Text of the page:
Jaime’s Film Diary: March 15, 2020

As expected, I’ve been keeping my Letterboxd up to date – so here’s yet another update for here in regards to what I have been watching as of late.

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Kursk Has Trouble Staying Afloat: TIFF Review

✯✯½

Thomas Vinterberg’s Kursk marks the director’s fourth film in the English language, and knowing already of the attachment of Vinterberg’s name it should promise greatness but the case with Kursk gives something that doesn’t fit so well under there. This drama, telling the story of the Kursk submarine disaster that claimed the lives of 118 men, without doubt has an admirable intent behind it yet it seems to have trouble even staying afloat – almost like the submarine whose story the film is telling you about. Admittedly, having walked into Kursk I had only known about as much as it being a true story – yet the moment I finished, I couldn’t help myself but think that this was a story that deserved so much better than what it received. Thomas Vinterberg has never been a particularly consistent filmmaker, even if his skill is so obviously clear – yet so much of it feels lacking in the case of Kursk. This barely feels like the Vinterberg that I’ve already come to love over the years, but someone else wearing Vinterberg’s name as a moniker – someone that just feels indistinguishable at that.

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The Diving Bell and the Butterfly – Review

✯✯✯✯✯

Part of me loves this film because of the feeling it creates of being trapped within one space, having a restricted sense of movement – and part of me finds it especially difficult to watch it because of the same reasons. Somehow, Julian Schnabel has crafted an entirely claustrophobic experience through this haunting and heartbreaking true story with The Diving Bell and the Butterfly, and at the same time one of the best films of the decade, maybe even the century. The first experience I had watching The Diving Bell and the Butterfly, I came in blind – but soon I only found myself in for an experience so empathetic, it shattered me the moment it was over. After a few years of not having watched it, its impact didn’t merely stay the same. What happened instead was that it spoke much more to me. Maybe I haven’t suffered the same way that Jean-Do has, but the imprisoned feeling that it ever so perfectly captured was something that resonated with me beyond words.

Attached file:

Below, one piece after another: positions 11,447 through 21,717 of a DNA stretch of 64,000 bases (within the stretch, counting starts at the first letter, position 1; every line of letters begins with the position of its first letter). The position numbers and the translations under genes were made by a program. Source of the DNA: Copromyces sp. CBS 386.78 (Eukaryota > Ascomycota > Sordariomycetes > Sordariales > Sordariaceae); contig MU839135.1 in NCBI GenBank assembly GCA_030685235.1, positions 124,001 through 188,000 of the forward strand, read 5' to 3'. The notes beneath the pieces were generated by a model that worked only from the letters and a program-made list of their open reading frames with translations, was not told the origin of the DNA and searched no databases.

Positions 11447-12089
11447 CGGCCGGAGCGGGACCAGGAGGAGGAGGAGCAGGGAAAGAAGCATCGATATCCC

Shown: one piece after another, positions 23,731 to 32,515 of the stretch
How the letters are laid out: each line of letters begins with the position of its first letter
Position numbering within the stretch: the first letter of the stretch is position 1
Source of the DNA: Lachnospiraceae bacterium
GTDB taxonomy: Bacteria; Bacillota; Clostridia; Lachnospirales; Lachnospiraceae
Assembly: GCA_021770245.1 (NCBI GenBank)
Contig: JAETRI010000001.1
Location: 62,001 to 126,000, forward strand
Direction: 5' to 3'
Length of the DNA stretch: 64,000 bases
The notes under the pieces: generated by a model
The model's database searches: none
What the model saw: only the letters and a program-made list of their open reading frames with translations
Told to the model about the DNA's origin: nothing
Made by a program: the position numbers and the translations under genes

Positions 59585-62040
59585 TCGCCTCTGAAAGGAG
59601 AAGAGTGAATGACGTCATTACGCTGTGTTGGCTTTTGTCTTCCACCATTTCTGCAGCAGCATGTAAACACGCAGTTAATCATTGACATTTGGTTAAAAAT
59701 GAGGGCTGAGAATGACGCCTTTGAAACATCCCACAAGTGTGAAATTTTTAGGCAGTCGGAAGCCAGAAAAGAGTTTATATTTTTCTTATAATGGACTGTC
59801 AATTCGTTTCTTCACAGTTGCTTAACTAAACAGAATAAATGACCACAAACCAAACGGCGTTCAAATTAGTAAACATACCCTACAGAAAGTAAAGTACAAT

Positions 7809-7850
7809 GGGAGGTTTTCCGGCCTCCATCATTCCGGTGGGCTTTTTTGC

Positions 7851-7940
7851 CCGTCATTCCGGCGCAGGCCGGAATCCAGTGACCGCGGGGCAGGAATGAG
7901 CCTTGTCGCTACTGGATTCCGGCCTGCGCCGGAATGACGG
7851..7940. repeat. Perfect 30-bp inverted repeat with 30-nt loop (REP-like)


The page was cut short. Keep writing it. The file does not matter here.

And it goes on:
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The Exorcist – Review

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William Friedkin’s iconic The Exorcist has otherwise set a staple for the horror genre within the years to come for it exemplars what forms a truly perfect horror film. Marketed as “the scariest film of all time,” what follows may not be something that lives up to that title (I never found it scary from day one and to this day I still don’t), but something that excels in its own craft and remains a milestone for horror films of all sorts. Already a showcase in terms of the tremendous special effects, The Exorcist remains a film to define the horror genre for many reasons. Whether one finds it scary or not, to deny the exceptional crafting of such a powerful film is rather ludicrous. It is no surprise as to why it is considered the scariest film of all time in some circles, for even if it may not be my favourite of the sort, it truly is as perfect as the horror genre can ever get. Continue reading →

The Emigrants – Review

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From the many great films that I was lucky enough to catch for my first time through all of 2016 so far, Jan Troell’s The Emigrants is quite possibly the best of the bunch. The scope of emotion which Jan Troell places within an epic detailing the difficulties of immigration to America is something so incredible and the thought of such a beautiful and harrowing film like this being so underseen is only saddening to myself, for the experience which it presented was something that I know for a fact I will not be forgetting in a long time. Just the willingness to capture such emotions and sustaining every bit of beauty within such a staggering running time presents only a fraction to the wonders created by The Emigrants, for it may very well be one of, if not, the best film about mass immigration ever made. Continue reading →